Louie B. Nunn Center for Oral History

Interview with Teamus Bartley, June 14, 1987

Louie B. Nunn Center for Oral History, University of Kentucky Libraries
Toggle Index/Transcript View Switch.
Search this Index
00:00:01 - Childhood / Family

Play segment

Partial Transcript: Well, Teamus, tell me about your family, where you were born and your mother and dad and all that.

Segment Synopsis: Bartley describes growing up with 7 other siblings in Ashcamp, in Pike County, Kentucky. Bartley describes several neighbors who used to live in the area and gives a brief description of the region's agricultural practices. Bartley recalls that during his childhood, there was plenty of coal around but there weren't any operating mines in the area. After the railroad expanded in 1904, the mines began to open.

Keywords: Ashcamp (Ky.); Brothers; Cattle; Coal businesses; Deeds; Hillsides; Isaac Sanders; Neighbors; Parents; Patents; Railroads; Siblings; Sisters; Timber; Transportation

Subjects: Agriculture; Buchanan County (Va.); Childbirth; Childhood; Coal; Coal mines and mining; Communities; Elkhorn City (Ky.); Families; Farm life--Appalachian Region; Farms, Small; Industrialization; Midwifery--Appalachian Region; Midwives; Pike County (Ky.)

00:07:46 - Working for Edgewater Coal Company

Play segment

Partial Transcript: I started working for the Edgewater Coal Company in 1910.

Segment Synopsis: Bartley began working in the coal mining industry in 1910, when he was 21. He describes a typical workday and the different types of jobs there are in a coal mine. Bartley then describes the history of ownership of the mine, beginning with the Rogers, then the Goodsons, and then the Edgewater Coal Company. Bartley recalled building coke ovens and working in the coke yard for the first year. Upon realizing that the miners were receiving better pay, Bartley decided to start mining. Edgewater used motorized bank cars to transport the workers in and out of the mines and Bartley described the coal as being four foot tall. Bartley then shares details of how they were paid before and after the United Mine Workers organized the mine. He recalls the different types of workers in the mines and states that the mine provided countless jobs for the people of that region. Bartley shares a story of seeing one of his relatives dead after they had been killed in a slate fall and he still had to go into the mine that day to work.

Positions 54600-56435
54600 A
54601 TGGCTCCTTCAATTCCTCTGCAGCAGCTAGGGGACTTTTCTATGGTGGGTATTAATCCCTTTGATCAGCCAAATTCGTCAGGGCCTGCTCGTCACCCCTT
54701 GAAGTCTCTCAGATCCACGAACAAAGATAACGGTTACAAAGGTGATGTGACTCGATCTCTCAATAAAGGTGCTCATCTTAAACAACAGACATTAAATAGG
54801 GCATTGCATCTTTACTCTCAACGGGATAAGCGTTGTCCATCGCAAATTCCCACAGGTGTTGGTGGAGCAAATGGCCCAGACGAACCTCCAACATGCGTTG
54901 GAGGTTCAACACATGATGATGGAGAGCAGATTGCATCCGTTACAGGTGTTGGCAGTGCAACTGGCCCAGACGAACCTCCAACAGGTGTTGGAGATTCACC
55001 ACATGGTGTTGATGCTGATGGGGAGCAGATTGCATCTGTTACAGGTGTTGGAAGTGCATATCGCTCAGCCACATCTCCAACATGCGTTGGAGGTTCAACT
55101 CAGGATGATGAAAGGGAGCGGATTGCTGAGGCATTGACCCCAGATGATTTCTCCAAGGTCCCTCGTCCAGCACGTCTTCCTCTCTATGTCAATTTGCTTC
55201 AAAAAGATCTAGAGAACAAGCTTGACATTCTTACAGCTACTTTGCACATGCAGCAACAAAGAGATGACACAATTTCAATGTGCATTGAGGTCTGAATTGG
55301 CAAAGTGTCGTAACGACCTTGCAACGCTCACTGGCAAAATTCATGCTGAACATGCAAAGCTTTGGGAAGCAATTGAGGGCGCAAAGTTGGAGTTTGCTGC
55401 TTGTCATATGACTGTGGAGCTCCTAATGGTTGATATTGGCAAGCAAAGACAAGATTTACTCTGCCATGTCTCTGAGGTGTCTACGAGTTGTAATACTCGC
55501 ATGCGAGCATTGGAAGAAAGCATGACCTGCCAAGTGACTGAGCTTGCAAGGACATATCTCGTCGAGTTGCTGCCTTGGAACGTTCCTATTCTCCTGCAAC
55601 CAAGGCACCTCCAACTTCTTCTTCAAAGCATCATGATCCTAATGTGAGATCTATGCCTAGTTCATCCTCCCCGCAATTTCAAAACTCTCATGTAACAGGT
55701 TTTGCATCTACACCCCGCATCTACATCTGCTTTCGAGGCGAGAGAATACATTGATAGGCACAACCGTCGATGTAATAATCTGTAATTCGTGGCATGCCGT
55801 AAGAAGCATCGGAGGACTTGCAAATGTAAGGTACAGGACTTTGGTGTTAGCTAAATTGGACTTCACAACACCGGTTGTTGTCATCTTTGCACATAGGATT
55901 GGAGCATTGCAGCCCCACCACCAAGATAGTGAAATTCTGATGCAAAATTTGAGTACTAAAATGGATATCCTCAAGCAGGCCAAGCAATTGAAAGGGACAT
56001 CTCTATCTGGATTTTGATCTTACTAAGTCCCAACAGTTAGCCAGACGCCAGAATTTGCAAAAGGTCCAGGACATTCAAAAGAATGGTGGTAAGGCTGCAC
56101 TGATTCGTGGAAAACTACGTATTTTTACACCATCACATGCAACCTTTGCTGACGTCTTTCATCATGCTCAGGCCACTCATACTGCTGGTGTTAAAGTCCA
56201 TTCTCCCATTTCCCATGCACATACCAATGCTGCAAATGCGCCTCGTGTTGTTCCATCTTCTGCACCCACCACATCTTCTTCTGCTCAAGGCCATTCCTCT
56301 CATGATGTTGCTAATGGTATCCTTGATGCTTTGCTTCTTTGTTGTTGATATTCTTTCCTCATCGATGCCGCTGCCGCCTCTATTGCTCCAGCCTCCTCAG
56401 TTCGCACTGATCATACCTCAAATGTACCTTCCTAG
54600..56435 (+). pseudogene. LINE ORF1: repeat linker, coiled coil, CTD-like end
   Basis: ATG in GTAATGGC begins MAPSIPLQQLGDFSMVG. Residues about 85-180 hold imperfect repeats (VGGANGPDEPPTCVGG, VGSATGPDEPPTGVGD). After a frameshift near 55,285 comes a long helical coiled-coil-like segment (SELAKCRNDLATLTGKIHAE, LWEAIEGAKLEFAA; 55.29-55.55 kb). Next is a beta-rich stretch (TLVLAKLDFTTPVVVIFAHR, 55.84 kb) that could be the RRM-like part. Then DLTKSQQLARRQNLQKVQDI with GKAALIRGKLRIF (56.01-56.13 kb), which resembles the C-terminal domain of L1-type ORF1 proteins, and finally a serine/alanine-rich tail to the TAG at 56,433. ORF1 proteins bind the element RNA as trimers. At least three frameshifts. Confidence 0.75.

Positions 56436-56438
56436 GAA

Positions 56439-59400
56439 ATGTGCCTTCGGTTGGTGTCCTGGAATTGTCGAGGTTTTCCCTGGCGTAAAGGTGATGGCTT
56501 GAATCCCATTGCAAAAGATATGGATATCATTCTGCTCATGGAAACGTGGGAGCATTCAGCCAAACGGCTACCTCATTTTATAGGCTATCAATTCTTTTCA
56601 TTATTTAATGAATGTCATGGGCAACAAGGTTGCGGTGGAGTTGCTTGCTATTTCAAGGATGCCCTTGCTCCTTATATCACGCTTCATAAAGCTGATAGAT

Keywords: Allegheny; Bank cars; Coal camps; Coal runs; Coal seams; Coke; Draw rock; Edgewater Coal Company; Edgewater Coal Mines; Equipment; Goodson brothers; Henry Clay; Labor unions; Marrowbone; Mountains; Offices; Powder; Shifts; Slate bars; Slate falls; Supports; Timbers; Tipples; Tools; Tracks; Union wages; United Mine Workers of America (UMWA); Wages

Subjects: Appalachian Region--Economic conditions; Coal; Coal leases; Coal mine accidents; Coal miners' spouses; Coal miners--Kentucky; Coal mines and mining; Communities; Land use, Rural; Pike County (Ky.); Salaries; United Mine Workers

00:31:27 - Operating his own coal mine

Play segment

Partial Transcript: Did it take you very long to learn how to mine, I mean to learn what to do?

Segment Synopsis: Bartley describes operating out of his own mine for seventeen years. His mine was close to his house and he would sell coal to the neighborhood. He was the only one who worked in that mine and he sold some of it to help support his family. Bartley remembers that he averaged fifteen to twenty dollars a week from selling coal from his own mine.

Keywords: Bank cars; Coal seams; Edgewater Coal Company; Elkhorn City (Ky.); Neighborhoods; Neighbors; Phillip Bartley; Tipples; Tracks; Wagons

Subjects: Children; Coal; Coal miners; Coal mines and mining; Communities; Families; Pike County (Ky.); Salaries

00:36:29 - Working under the Goodsons and the Rogers

Play segment

Partial Transcript: So were the Goodsons pretty, pretty nice people to work for?

Segment Synopsis: Bartley shares about his experiences working under the Goodsons and the Rogers brothers. He describes working with different types of people from various regions. Bartley recalls a flood in the coal camp that destroyed an entire side of the camp. Bartley then shares stories of the time before mining began in the region and how big companies came in and purchased acres of timbered land and coal seams. He describes the changes in the landscape that the timber companies made.